T*Tx = s n <x i v n >v n , for all x E X
and T * Tv n = s n v n, n =1, 2, . . Let X n be the positive square root of s n , Fin = 1 /Xn ^{and } un 4 pnTvn. Then (u n )
iscT
16
 completg orthonormal sequence in Y and p n T * u n = v n . Usinq
Theorem 1.2.2, it can be seen (See, [12)) that (u n ) is a complete orthonormal set for R(T) = N(T * ) 4' and (v n ) is a complete
orthonormal set for R(T*) = NM I'. The sequence fu n v n , pn ) is called a singular system for T.
In order to define functions of operators on a Hilbe , t space, we require the spectre, 1 theorem for a selfadjoint opera„te_r
is a generalization of Theorem 1.2.2.
Theorem 1.2.3. ^{tiA" } HL(X) be selfadjoint and let a = infa(T), suPc(7). Then there exists a family X of projection operators on X such that
(i) i.:7;pies <Ex i x,x> s. <E)„x x) ,‹ X2 for all x X.
"4,
(ii) E a = 0, Eb where I is the identity operator on X
(iii) T = fl;:dEA. m a
The integral in (iii) is understood in the RiemanStieities sense. The family, (Ex4E[61,b) is called (he ftmily of the operator if f is a continuous real valued function on
[a,b) , then f(T) 61..(X) is defined by
17
f( T ) = P:f) ( X )dE A . a
Then
C(f(T)) (f()) :) EOM).
Now by (1.11) we have
(1.12) Ilf(T)“ = r a(f(T)) = sup { If(A)I = k c a(T)).
For real valued functions f and g, we use the notation
f( a) = 0(g(a)) as a _{.. }0
to denote the relation
;1(41 M as a 0 ;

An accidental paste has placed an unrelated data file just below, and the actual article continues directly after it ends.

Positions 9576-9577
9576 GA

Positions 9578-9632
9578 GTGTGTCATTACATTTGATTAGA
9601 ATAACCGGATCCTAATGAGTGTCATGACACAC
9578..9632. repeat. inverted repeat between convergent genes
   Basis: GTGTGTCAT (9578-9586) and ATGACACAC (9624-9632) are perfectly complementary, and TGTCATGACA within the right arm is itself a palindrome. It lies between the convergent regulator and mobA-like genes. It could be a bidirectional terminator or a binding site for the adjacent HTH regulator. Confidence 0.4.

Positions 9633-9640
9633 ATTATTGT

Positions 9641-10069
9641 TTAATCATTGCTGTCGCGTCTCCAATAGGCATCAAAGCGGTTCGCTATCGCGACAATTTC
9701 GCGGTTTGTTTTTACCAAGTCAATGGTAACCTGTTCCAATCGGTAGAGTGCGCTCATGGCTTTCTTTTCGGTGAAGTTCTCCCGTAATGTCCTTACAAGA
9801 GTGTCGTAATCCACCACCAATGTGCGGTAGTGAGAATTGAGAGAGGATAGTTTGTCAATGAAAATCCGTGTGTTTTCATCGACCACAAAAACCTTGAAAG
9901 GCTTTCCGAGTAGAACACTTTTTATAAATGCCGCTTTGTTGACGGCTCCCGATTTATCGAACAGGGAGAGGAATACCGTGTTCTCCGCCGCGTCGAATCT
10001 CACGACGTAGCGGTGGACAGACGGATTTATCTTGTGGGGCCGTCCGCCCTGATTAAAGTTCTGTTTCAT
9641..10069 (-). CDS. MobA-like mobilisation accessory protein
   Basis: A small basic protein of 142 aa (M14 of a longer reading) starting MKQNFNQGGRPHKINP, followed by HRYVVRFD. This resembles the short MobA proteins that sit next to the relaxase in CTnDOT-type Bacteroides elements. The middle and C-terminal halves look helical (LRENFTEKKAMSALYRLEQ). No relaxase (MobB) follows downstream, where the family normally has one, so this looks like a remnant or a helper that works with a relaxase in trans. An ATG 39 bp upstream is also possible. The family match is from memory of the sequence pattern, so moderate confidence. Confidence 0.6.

where M > 0 is a constant independent of a, and
f(a) = 0(g(a)) as a
to denote
lien f(a)
= 0.
a )0g( a)
1.3. GENERALIZED INVERSE.
If the operator equation (1.1) has no solution in the usual sense, i.e., if y does not belong to the range of T, then one
18
may broaden the notion of a solution in a meaningful sense. This can be done using the concept of a leastsquare solution.
For T E BL(X,Y) and y E Y, we say that u E X is a least square solution of the equation (1.1), Tx = y, if
lau  Y1 = inf(eTxy1 : x E X).
It is to be remarked that if T is not oneone, then a least square solution u, if it exists, is not unique, since u+v is also a LaastsquaFe solution for ever y v e N(T). Mc foilowin? theorem provides characterizations of leastsquare solutions.
Theorem 1.3.1. (Groetsch [12), Theorem 1.3.1). For ^{i } E BL(X,Y) and y e Y, the following are equivalent.
(i) ITuyfl = infOlTxyR x E X)
(i i) T * Tu = T*y